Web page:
Saudi Arabia to revise labor legal guidelines

DUBAI, United Arab Emirates – Saudi Arabia on Wednesday announced reforms aimed at removing some key restrictions that keep millions of poorly paid and vulnerable migrant workers attached to their employers in conditions marked by abuse and exploitation.

The Ministry of Human Resources and Social Development said the reforms would give foreign workers the right to change jobs by transferring sponsorship from one employer to another, leaving and re-entering the country, and obtaining permanent exit visas without their employer’s consent securing has long been necessary.

Deputy Minister Abdullah bin Nasser Abuthnain said the new so-called “Labor Relation Initiative” is expected to come into force in March 2021, potentially affecting around a third of the total population of Saudi Arabia or around 10 million foreign workers in the kingdom.

Human Rights Watch researcher Rothna Begum said the information provided so far shows that the Saudi authorities are removing some elements of the “kafala” sponsorship system that exists in several Gulf Arab states, which affects the legal status of foreign workers with their employer connects.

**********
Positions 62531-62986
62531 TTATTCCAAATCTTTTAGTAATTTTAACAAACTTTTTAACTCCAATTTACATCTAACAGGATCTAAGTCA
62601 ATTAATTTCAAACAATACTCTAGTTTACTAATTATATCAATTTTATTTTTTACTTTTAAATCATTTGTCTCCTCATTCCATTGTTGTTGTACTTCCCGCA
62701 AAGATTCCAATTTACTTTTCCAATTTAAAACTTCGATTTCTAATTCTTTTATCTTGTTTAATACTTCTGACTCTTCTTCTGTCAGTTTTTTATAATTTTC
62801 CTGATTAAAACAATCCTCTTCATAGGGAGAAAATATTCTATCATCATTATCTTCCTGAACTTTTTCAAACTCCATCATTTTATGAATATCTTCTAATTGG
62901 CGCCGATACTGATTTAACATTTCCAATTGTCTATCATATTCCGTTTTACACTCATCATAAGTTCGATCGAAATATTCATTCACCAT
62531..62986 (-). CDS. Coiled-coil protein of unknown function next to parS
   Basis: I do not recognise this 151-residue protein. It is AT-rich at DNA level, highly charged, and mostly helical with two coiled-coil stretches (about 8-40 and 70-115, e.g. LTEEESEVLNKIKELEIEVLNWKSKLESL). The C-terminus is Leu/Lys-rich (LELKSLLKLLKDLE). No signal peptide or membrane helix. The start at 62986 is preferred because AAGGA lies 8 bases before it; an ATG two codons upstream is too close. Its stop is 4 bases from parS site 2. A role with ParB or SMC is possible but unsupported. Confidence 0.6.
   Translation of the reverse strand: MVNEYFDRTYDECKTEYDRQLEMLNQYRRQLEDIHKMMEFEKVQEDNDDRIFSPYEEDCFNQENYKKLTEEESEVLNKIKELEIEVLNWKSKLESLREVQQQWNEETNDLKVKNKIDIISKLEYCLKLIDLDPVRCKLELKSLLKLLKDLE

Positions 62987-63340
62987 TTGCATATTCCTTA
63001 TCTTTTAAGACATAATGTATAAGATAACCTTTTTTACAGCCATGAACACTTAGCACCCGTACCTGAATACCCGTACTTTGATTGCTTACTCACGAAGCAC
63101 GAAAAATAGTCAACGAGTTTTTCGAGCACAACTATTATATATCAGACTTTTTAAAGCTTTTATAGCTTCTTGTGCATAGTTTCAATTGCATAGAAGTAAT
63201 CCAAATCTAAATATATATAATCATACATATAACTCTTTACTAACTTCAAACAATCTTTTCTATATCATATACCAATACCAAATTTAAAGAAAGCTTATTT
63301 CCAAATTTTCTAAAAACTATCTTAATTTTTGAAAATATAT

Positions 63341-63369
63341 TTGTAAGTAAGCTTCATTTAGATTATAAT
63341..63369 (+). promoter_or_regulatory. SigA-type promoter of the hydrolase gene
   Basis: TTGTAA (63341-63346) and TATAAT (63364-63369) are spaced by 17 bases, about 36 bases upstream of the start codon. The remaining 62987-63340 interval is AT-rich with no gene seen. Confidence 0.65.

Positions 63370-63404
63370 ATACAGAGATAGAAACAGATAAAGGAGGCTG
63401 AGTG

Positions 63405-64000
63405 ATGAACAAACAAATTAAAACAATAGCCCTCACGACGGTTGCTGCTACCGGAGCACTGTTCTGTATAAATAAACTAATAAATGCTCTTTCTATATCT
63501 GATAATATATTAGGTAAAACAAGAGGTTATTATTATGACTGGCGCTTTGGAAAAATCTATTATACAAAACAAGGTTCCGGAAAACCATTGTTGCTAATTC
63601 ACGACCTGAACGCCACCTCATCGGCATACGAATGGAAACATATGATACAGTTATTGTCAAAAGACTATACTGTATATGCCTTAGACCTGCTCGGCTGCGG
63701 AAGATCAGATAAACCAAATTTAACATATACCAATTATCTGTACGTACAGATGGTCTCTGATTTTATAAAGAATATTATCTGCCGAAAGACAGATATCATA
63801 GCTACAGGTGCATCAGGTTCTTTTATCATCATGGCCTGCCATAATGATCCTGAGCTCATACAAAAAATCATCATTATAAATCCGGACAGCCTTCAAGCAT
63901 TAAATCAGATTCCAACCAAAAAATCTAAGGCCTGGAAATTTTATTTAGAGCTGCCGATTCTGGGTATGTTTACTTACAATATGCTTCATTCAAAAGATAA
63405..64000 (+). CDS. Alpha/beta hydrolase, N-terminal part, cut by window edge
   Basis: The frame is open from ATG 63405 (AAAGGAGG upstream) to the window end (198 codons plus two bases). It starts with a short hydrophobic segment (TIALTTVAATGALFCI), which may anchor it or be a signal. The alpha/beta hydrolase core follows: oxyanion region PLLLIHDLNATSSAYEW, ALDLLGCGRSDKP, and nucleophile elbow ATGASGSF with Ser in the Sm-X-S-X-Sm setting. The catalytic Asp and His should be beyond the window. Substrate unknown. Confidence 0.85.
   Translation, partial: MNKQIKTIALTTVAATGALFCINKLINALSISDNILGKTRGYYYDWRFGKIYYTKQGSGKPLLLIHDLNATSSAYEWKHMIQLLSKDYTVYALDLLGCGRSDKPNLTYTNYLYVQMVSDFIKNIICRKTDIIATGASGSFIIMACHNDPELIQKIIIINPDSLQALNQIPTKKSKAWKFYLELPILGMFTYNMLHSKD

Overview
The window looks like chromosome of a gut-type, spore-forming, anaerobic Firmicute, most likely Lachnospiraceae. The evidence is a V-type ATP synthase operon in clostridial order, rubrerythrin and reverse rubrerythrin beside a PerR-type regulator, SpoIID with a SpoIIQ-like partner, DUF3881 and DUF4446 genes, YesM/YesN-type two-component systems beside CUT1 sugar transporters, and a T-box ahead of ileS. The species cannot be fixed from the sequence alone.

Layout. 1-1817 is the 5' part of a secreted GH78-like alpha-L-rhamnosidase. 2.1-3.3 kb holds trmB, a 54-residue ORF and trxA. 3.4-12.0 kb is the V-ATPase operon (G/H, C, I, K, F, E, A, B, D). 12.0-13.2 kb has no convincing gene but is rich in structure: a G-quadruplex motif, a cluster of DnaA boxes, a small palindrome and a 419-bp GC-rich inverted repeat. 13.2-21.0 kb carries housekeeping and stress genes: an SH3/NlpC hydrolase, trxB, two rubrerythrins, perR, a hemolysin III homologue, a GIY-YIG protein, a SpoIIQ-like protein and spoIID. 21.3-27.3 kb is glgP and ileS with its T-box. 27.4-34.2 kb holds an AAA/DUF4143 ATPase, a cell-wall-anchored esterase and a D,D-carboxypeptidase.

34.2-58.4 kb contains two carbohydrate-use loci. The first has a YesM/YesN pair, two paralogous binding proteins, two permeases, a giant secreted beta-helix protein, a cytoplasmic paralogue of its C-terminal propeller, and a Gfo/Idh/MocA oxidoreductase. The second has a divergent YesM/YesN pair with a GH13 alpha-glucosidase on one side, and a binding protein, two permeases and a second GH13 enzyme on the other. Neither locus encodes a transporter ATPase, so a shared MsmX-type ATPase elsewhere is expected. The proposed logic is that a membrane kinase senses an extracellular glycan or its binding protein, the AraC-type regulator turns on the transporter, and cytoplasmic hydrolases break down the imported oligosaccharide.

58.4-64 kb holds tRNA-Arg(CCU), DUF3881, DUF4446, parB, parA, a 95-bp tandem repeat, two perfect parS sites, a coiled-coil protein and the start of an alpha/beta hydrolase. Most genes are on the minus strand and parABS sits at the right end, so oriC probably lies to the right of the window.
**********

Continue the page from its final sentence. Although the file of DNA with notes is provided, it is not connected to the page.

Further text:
Qatar, which is preparing to host the next FIFA World Cup in 2022, recently made similar changes to its labor laws.

Begum described the three amendments to Saudi law as “significant steps to improve the working conditions of migrant workers” but warned that this does not appear to be a complete abolition of the kafala system.

“Migrant workers still need an employer to sponsor them to come into the country, and employers may still have control over their residency status,” said Begum, whose work focuses on migrant rights, domestic workers and women’s rights in the Middle East.

Under the restrictive Kafala system in Saudi Arabia, workers had little power to evade abuse as their employers controlled their exit from the country and their ability to change jobs. Begum recently wrote about how many employers exploited this control by taking work passes, forcing them to work excessive hours, and denying them wages. This has resulted in hundreds of thousands of workers fleeing their employers and running out of papers.

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